“Hi, it’s Mike Mara, just calling to check on Bucci.” “Oh, sorry to tell you, he jumped the fence, got hit by a car, and died yesterday. We were going to call you.”
Shock. Grief. Then the realization that I had this devastating news in my head, and Ann, walking by my side, did not.
I remember wishing I could just keep the news inside my head. By speaking it out, it becomes a reality, causes shock, harm, pain, suffering.
As I said, a trivial example. A dog versus a man, a son, a husband, maybe someday a father. I’m not comparing the two situations. Just the idea that you wish some things didn’t have to be said.
Of course, the reality pre-exists the knowledge. Sean had cancer before we did the biopsy, before the biopsy result came back, before he or I knew he had cancer. But the devastating news doesn’t enter his reality until I speak it to him.
As I spoke the grim news to him, I could see that I wasn’t getting through. My swahili is poor, but his English was excellent, so I couldn’t figure out quite what was wrong. I asked one of our Kenyan residents to come in and try to help me communicate this news.
It turns out, the word cancer can be interpreted different ways here in Kenya. It isn’t quite as clear as I would have thought. We had to carefully and painfully explain that the problem in his leg had the potential to spread to his lungs, his brain, other bones. That it could shorten his life. That treatment would involve chemotherapy, maybe radiation therapy, and amputation. Cruelly, the only way amputation would not be necessary was if he had such a short time to live that amputation would not be helpful.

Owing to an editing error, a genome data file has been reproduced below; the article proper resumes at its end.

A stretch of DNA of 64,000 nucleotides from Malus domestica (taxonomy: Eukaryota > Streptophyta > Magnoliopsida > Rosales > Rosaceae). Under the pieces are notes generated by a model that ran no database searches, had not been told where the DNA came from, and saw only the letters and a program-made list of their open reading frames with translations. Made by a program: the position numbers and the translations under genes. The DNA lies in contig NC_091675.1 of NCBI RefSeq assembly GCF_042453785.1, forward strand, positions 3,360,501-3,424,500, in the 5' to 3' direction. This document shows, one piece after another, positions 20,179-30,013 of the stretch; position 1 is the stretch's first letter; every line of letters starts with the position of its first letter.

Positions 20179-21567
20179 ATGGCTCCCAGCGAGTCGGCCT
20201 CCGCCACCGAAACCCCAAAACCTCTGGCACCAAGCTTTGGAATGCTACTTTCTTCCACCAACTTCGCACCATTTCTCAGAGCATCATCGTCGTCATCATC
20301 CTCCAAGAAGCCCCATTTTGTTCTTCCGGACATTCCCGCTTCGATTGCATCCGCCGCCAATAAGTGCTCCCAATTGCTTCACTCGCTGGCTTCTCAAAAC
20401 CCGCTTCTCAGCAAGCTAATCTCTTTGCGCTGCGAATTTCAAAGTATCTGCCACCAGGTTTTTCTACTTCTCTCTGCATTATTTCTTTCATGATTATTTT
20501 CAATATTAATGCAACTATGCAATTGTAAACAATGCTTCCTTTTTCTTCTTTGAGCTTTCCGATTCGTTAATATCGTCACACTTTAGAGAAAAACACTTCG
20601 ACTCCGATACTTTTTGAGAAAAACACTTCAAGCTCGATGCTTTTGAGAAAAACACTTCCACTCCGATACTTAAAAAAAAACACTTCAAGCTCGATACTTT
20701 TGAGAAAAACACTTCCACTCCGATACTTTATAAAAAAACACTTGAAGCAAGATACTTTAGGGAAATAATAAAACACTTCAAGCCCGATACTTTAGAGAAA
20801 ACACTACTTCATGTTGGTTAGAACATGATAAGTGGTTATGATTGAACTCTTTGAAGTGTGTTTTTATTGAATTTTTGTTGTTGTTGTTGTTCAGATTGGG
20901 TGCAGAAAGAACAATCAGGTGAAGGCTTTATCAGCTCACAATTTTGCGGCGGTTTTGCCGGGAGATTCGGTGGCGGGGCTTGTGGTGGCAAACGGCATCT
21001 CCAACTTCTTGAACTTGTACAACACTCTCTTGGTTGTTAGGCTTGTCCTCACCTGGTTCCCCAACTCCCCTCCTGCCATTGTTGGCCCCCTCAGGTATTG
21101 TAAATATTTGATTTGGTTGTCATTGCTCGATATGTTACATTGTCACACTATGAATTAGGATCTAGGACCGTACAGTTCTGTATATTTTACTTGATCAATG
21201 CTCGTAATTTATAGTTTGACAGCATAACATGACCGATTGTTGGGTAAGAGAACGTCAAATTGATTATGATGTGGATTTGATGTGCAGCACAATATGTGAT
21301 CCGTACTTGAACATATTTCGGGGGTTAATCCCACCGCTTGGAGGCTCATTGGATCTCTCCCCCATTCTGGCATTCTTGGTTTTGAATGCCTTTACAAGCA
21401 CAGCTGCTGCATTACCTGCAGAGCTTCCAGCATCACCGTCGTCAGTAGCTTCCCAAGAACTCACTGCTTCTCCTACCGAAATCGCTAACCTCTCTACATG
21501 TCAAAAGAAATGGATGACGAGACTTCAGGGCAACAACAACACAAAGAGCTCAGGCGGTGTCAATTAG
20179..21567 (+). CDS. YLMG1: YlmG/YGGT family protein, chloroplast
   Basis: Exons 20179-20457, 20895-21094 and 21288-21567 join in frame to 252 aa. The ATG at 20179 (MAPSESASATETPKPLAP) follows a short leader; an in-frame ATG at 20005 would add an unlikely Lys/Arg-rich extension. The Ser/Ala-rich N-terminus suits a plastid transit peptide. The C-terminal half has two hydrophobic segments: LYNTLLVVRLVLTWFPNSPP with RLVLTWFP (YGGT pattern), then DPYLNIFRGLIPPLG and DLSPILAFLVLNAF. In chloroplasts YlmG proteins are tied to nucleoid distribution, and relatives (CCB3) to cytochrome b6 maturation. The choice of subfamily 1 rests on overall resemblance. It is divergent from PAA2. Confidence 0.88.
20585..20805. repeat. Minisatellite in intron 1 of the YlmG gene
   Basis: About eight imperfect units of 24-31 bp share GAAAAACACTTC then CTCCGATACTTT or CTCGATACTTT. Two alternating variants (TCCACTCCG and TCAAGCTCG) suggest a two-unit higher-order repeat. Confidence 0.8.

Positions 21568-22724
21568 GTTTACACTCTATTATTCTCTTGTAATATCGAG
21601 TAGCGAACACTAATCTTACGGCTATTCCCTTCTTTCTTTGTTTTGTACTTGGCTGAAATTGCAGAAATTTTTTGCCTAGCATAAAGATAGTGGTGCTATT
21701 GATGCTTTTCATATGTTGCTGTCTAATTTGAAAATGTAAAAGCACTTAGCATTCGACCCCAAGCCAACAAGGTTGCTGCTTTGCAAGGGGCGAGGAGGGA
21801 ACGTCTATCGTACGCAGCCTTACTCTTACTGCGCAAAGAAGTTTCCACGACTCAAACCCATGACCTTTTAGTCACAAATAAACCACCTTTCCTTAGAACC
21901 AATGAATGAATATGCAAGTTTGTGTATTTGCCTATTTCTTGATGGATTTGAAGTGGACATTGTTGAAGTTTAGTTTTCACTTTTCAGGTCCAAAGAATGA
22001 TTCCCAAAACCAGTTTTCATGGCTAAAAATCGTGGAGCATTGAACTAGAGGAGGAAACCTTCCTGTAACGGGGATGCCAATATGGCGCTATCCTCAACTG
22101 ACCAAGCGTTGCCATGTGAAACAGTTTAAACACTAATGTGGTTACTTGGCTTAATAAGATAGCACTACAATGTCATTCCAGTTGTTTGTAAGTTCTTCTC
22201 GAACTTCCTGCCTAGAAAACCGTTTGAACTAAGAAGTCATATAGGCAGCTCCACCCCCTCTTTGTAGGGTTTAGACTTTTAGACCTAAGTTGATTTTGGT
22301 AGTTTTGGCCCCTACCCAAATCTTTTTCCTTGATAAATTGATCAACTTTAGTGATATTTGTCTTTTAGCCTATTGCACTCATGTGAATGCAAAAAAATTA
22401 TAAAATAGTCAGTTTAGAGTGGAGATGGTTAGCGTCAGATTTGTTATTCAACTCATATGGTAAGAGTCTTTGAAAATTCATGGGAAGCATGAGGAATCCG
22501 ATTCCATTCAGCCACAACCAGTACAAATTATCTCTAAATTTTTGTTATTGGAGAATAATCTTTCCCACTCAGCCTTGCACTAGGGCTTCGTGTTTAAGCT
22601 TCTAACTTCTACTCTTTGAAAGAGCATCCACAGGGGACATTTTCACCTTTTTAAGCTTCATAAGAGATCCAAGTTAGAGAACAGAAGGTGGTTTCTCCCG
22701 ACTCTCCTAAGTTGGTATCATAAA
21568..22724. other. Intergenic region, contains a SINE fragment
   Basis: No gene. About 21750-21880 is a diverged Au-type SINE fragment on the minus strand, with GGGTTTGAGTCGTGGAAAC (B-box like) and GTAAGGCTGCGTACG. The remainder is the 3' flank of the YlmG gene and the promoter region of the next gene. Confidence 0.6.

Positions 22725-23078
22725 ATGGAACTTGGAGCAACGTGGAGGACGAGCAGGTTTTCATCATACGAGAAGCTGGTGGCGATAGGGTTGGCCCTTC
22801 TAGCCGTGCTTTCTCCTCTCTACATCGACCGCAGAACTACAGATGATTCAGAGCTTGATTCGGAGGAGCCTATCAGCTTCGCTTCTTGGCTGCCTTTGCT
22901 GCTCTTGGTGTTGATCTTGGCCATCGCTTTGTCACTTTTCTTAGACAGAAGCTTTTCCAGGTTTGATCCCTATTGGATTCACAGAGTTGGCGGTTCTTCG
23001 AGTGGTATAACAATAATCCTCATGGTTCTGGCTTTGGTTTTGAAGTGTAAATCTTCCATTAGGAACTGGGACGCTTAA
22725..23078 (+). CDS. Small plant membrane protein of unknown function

How does a young couple receive such devastating news? I can’t imagine. I wish I didn’t have to.
We made practical steps. I phoned a colleague who had connections with a top oncologist in Nairobi, one who welcomed Kijabe patients regardless of ability to pay. I wrote a referral letter, and carefully explained to them what the next steps would be.
Then, with the practical matters addressed, the real issues sit before us. A young, recently married couple, dreams of a life and family together, cataclysmically interrupted by a visit to the clinic.
We sat together for a few moments. His head on the examination table, cradled in his arms, crutches by his side. Her crumpled over, wide eyed and disbelieving.
We prayed. Together. We prayed for healing, for strength, for Amy to be a strong support as Sean went through treatment. We prayed for Sean, that he would be healed, whether miraculously, which is rare, or through surgery, chemo, and radiation therapy. Almost equally as rare. We prayed because that is all we could do, to turn to a compassionate God who watches and suffers with His children.
I don’t know what will happen to Sean, or Amy. But they know they are loved, by the staff at Kijabe, by a God who suffers with them, by a God who knows suffering. I am grateful to serve at a place where prayer, love, compassion, and kindness are expected, not mocked. Please join me in praying for them over these next few months.